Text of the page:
I am utterly delighted to welcome to my blog today my friend, fellow Texas Sweetheart, and debut Middle Grade author, Christina Soontornvat. I had the great pleasure of reading her novel, The Changelings, long before the incredibly clever folks at Sourcebooks snapped it up. I love this book so much, I blurbed it!
“The Changelings is charming! Perfect for readers who love stories full of magic, adventure, mystery and fairies, topped off with a satisfying and very happy ending. Soontornvat’s debut sparkles and delights!” –Nikki Loftin, author of The Sinister Sweetness of Splendid Academy
Here’s a quick description of Christina’s amazing debut:
All Izzy wants is for something interesting to happen in her sleepy little town. But her wish becomes all too real when an enchanting song floats through the woods and lures her little sister Hen into the forest…where she vanishes.
A frantic search leads to a strange hole in the ground that Izzy enters. But on the other side she discovers that the hole was not a hole, this place is not Earth, and Hen is not lost. She’s been stolen away to the land of Faerie, and it’s up to Izzy to bring her home.
But inside Faerie, trouble is brewing—and Izzy is in way over her head. A ragtag group of outlaw Changelings offers to help, and she must decide whether a boulder that comes to life, a girl that’s not quite solid, and a boy who is also a stag can help her save Hen before it’s too late.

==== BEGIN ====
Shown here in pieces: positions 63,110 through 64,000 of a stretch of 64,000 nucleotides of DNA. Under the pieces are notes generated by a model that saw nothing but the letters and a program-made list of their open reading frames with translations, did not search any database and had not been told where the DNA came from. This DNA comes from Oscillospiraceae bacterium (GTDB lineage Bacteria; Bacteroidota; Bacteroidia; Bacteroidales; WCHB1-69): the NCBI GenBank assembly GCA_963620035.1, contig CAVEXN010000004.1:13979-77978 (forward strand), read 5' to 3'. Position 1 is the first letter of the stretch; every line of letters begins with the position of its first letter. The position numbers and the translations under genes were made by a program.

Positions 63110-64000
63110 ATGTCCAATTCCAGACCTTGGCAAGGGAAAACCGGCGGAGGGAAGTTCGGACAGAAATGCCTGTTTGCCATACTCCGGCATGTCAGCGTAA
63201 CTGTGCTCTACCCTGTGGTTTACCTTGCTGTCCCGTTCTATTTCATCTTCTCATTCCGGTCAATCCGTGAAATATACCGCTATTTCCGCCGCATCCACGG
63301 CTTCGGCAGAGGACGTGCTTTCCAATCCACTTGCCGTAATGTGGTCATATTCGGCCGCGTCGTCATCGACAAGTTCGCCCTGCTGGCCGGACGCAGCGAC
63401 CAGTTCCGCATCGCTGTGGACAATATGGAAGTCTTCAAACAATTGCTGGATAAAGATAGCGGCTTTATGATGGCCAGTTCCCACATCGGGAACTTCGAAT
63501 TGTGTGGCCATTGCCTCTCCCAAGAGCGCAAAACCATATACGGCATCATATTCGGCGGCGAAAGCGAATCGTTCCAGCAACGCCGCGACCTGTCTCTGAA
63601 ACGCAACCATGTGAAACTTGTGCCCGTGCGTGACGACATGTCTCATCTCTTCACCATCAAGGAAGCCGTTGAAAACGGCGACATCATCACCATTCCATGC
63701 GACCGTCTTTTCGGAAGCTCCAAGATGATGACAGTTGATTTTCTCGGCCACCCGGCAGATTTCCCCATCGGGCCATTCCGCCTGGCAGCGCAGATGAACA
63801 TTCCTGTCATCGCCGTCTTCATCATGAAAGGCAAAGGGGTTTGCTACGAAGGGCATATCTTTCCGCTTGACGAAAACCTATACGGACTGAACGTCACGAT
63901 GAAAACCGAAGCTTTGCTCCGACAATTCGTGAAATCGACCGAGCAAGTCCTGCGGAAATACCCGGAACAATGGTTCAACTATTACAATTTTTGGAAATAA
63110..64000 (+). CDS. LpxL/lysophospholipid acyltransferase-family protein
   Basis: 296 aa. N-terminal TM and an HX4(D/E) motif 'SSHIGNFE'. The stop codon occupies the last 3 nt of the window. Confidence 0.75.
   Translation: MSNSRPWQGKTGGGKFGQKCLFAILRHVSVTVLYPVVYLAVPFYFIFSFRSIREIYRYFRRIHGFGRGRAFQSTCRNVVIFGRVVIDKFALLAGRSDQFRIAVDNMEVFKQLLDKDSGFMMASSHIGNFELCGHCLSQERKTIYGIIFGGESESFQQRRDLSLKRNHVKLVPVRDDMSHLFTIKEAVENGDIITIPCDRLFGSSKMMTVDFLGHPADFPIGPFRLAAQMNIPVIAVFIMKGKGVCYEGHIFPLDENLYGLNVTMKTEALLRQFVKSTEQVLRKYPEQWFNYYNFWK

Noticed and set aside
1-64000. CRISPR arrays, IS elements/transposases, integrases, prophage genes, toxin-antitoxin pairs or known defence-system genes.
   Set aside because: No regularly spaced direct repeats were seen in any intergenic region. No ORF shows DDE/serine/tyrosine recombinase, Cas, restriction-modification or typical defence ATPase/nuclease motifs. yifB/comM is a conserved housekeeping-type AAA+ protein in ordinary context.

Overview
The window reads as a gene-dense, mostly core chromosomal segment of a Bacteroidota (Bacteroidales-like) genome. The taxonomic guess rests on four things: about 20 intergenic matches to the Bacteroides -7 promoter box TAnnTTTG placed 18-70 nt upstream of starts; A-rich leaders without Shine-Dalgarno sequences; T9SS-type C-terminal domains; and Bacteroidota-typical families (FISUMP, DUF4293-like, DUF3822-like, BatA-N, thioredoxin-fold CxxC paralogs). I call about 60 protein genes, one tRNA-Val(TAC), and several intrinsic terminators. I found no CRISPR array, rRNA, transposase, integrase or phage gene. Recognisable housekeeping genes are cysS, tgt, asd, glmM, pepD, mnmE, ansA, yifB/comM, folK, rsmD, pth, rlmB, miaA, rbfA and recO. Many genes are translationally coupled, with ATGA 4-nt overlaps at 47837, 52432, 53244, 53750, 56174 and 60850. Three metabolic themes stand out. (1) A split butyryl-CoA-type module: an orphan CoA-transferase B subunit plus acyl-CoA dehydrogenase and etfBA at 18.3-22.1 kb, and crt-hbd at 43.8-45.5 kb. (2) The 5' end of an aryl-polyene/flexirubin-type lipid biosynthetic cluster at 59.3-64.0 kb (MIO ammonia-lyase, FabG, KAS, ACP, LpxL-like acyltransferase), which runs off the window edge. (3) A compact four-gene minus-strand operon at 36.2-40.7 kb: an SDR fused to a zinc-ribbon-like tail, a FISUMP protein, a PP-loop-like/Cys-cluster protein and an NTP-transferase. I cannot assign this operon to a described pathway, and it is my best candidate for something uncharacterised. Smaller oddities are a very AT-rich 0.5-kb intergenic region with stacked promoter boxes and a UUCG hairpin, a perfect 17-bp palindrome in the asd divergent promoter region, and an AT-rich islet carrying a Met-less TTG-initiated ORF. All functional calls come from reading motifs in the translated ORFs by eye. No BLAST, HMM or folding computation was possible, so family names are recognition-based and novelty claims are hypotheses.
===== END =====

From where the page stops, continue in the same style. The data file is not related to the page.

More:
You and every kid you know is going to want this book. But it’s not on sale until September 6! Fortunately for you, Dear Readers, I have a signed copy of an ARC ready to mail out to one of you. So read on, leave a comment with your email address, and in two weeks, on August 28, at midnight CST, a fairy will appear in my computer to choose a randomly selected winner… whose reading life will be Changed forever.
It’s such a thrill to be guest posting on this blog. Nikki Loftin has been my publishing sensei, my own Mr. Miyagi (if Mr. Miyagi was an adorable brunette with a wicked dry sense of humor). Nikki asked me if I’d like to write about my process, or my publishing journey, or craft. And so I’m going to mash it all together and tell you how I go about writing first drafts.
When I first started writing down the words that would eventually become THE CHANGELINGS, I didn’t imagine that I would ever publish a novel. I was an engineer. I worked at a science museum. I loved to read, but I had never studied literature beyond what was mandatory in school. I loved to tell stories, but I had never written any of them down.
But then I became an aunt. Aunties are special. They play fun games. They give candy on the sly. And they tell good bedtime stories.
THE CHANGELINGS started as a story for my two nieces. The first time I told it to them, they were 5 and 3 years old. I remember that they were both sitting on my lap near the Christmas tree, when I began: “Once upon a time, there were two sisters who loved each other very much. One day, the little sister disappeared into the woods and no one could find her…” My youngest niece cried. Her big sister told her to go to bed, and begged me to keep telling the story.
Sadly, we live across the country from each other, so in order to keep the story going, I had to write it down and send it in the mail. They were little, so I didn’t send them too much at one time – 8 pages, maybe 10. And because they were so little, I didn’t want to make them wait too long between letters. So I tried to send them a little bit more of the story each week. It wasn’t until months later, when I had sent my last letter, that I realized what I’d done.